Friday, December 23, 2005

Jesus in the paper

This is one of the best newspaper articles on Jesus I've read in a long time. It's a couple of pages long, but well worth the break in the Christmas craziness. When I can afford a print cartridge I'll definitely print it out and store it somewhere-cos I'll no doubt lose it in the back blocks of my computer if I try store it there!

I also like it because it starts out with the lyrics to that sweet as 'Jesus was way cool' song!

THE problem is not all church leaders agree with others' interpretations of who Jesus is. Several men of the cloth are concerned that Jesus has become acceptable because He is viewed as a soft touch, who will not judge and who seeks only to love.
Cardinal George Pell is increasingly worried that Jesus is portrayed as undemanding. "Sometimes people talk about Christ and you wonder if they have ever read the Gospels. [They talk] as though Christ were totally inclusive, so it doesn't matter if you are a terrorist, a robber or rapist, you are quite welcome, with no call to repentance."

So true, we all love to focus on the loving accepting Jesus, but forget he did actually call us to stop, turn our lives around and repent. So much harder to preach than the lovey-dovey bits!

Jensen believes the boomer generation, which so vehemently rejected religion, is passing, leaving the next generation free to rediscover the story of Jesus. "Younger people might not be attracted to the church, but I think they could be attracted to Jesus if they knew Him."
At the same time, the danger of ignorance is that "the word Jesus will become a good word that we can pour all the words we want to into". This usually leads, says Jensen, to a tree-hugging-hippy kind of Jesus, who represents humanistic values such as tolerance and compassion. But this view of Jesus dilutes the power of His message. "We can't look at Him detached from the kingdom He proclaimed … repent and believe in the gospel - that was the message of Jesus."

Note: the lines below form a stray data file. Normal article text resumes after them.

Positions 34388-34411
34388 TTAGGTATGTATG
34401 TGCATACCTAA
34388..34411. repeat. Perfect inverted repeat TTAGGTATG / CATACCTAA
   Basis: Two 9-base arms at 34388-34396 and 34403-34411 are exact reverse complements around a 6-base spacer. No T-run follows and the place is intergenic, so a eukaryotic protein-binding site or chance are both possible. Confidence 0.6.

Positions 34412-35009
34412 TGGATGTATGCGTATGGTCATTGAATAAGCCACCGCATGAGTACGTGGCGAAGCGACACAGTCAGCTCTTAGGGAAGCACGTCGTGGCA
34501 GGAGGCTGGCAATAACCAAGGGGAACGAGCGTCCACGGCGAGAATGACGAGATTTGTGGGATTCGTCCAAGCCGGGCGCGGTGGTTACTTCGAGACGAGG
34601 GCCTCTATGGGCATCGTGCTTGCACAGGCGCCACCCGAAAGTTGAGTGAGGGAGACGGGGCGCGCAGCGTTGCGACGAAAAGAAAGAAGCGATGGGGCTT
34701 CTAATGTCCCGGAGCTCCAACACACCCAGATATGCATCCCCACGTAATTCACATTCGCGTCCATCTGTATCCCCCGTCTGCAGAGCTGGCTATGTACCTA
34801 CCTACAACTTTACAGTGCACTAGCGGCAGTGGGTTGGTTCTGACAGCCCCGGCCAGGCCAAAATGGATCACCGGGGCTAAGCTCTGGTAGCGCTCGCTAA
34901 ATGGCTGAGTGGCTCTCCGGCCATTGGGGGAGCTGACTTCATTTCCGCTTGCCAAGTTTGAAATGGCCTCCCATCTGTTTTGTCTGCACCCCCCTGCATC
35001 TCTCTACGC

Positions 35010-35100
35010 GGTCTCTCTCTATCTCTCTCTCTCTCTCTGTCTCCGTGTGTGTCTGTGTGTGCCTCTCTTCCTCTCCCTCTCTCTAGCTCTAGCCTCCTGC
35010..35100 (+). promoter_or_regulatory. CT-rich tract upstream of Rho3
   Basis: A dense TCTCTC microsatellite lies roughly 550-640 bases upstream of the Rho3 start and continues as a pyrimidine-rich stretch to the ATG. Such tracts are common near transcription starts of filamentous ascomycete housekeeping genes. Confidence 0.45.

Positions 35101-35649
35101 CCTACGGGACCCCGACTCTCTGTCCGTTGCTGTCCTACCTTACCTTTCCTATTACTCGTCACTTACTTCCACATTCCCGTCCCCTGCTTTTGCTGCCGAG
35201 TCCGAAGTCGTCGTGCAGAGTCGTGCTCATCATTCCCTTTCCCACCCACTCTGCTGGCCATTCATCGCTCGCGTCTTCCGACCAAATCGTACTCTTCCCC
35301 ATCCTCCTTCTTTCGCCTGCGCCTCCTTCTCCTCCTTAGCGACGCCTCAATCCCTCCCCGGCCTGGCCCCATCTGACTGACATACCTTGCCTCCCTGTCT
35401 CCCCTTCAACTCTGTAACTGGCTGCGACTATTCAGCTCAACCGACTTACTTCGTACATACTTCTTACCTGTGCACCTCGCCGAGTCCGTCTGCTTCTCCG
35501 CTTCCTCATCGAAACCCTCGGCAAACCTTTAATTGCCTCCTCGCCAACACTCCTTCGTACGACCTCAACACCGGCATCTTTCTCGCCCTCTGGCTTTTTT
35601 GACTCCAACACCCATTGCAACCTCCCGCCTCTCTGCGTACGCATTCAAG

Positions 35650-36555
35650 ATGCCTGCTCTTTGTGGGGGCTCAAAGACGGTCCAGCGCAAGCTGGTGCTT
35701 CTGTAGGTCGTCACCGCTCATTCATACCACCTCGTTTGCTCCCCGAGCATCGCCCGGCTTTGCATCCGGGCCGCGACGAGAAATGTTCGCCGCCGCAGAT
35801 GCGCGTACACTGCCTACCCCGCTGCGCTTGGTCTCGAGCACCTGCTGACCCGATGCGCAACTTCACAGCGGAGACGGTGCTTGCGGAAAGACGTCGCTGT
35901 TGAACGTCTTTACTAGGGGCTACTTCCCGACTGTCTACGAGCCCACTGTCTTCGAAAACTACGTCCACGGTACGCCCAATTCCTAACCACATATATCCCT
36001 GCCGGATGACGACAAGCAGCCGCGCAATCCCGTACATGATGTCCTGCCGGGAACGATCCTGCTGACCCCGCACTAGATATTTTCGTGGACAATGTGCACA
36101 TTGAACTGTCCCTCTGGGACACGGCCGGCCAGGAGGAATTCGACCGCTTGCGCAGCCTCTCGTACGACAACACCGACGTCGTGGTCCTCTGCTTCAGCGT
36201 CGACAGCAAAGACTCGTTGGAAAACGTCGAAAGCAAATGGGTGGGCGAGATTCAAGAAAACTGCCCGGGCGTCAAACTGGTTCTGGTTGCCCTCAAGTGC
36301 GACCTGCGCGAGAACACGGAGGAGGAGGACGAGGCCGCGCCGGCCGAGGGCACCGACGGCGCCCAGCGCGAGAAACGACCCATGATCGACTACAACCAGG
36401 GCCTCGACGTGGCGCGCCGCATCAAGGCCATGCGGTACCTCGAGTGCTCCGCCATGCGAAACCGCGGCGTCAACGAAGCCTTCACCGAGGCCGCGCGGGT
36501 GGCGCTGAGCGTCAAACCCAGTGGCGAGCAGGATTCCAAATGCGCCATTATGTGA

Australians, he says, "have always appreciated Jesus' subversive streak - the way He overturned human traditions, criticised the religious and financial elite and mixed with the sinners and outcasts. There is a Mambo T-shirt that has Jesus at the cricket, turning water into beer. That says it all."
One key to His appeal in this country, he says, is "Australia's long love affair with the figure of the institutional rebel, and Jesus was certainly that.

I think this, amongst other reasons, is why I find the Jesus kicking over tables as my favourite Gospel story, and the one I most often preach on when talking outside church circles.

thinks that instead of going to church, Jesus might go to the beach or a mosque, and "try to engage people's imagination through storytelling about sand, surf and seagulls".
Peter Jensen's first reaction is to say Jesus would "join in the local festivities because He likes parties".

A great read, check it out.

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